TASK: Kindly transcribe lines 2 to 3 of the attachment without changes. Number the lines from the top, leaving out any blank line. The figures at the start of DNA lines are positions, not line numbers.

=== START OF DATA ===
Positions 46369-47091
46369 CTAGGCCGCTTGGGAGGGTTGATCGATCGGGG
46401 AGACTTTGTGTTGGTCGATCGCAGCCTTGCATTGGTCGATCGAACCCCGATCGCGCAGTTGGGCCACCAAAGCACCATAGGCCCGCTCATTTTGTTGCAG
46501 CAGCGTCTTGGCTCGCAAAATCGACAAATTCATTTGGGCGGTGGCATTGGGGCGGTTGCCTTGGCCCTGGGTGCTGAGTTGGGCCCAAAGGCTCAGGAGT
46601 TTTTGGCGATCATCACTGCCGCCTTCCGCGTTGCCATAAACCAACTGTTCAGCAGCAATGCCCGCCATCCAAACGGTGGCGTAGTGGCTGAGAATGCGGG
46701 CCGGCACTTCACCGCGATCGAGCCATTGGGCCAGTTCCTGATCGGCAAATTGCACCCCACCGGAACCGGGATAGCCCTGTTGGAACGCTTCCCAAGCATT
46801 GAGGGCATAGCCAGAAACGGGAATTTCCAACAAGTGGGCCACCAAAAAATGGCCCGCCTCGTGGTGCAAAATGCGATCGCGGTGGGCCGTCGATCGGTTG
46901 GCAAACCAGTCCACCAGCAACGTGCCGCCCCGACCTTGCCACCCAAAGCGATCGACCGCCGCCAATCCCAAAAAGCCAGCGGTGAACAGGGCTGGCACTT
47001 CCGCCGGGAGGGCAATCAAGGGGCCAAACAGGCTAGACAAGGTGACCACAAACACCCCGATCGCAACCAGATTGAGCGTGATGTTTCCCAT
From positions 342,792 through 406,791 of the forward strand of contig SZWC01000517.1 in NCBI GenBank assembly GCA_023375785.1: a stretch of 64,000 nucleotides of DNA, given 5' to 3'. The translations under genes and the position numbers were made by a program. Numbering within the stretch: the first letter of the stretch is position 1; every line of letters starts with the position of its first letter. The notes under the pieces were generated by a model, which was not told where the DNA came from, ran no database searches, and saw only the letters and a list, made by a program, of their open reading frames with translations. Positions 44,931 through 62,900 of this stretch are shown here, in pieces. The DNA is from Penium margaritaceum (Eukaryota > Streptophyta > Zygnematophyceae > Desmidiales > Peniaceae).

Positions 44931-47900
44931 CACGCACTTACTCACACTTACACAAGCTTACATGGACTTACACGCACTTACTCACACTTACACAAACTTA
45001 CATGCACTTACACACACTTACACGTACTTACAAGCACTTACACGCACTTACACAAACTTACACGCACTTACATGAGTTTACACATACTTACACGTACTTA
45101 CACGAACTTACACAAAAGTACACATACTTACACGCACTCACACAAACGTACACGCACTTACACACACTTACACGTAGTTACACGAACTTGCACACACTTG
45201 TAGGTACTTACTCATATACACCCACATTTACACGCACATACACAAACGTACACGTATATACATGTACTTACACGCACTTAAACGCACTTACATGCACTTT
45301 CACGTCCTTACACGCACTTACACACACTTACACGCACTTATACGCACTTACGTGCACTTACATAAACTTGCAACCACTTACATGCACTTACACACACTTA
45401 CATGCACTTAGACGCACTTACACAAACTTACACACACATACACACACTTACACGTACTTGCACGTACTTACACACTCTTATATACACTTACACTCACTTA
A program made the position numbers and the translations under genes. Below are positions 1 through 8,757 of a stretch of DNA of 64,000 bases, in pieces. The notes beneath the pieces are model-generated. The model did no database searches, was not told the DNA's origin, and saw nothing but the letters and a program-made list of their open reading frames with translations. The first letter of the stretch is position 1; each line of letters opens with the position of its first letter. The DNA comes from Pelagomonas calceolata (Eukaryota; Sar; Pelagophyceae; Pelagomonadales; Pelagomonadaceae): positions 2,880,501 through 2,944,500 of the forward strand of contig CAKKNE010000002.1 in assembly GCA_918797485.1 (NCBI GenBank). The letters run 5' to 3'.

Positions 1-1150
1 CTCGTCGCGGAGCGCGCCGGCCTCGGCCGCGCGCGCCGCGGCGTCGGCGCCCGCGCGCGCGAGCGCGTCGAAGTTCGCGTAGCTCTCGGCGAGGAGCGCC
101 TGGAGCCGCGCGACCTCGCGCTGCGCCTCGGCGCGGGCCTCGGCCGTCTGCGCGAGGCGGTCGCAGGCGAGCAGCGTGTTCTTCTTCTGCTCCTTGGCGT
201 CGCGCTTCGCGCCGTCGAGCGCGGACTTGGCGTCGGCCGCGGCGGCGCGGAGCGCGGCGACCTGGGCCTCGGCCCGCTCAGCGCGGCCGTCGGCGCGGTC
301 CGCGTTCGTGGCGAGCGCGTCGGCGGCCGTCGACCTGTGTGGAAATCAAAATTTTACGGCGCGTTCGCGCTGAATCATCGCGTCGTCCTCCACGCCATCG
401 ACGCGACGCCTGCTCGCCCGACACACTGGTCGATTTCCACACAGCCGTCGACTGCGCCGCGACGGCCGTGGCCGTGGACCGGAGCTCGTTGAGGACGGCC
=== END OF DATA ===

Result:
46369 CTAGGCCGCTTGGGAGGGTTGATCGATCGGGG
46401 AGACTTTGTGTTGGTCGATCGCAGCCTTGCATTGGTCGATCGAACCCCGATCGCGCAGTTGGGCCACCAAAGCACCATAGGCCCGCTCATTTTGTTGCAG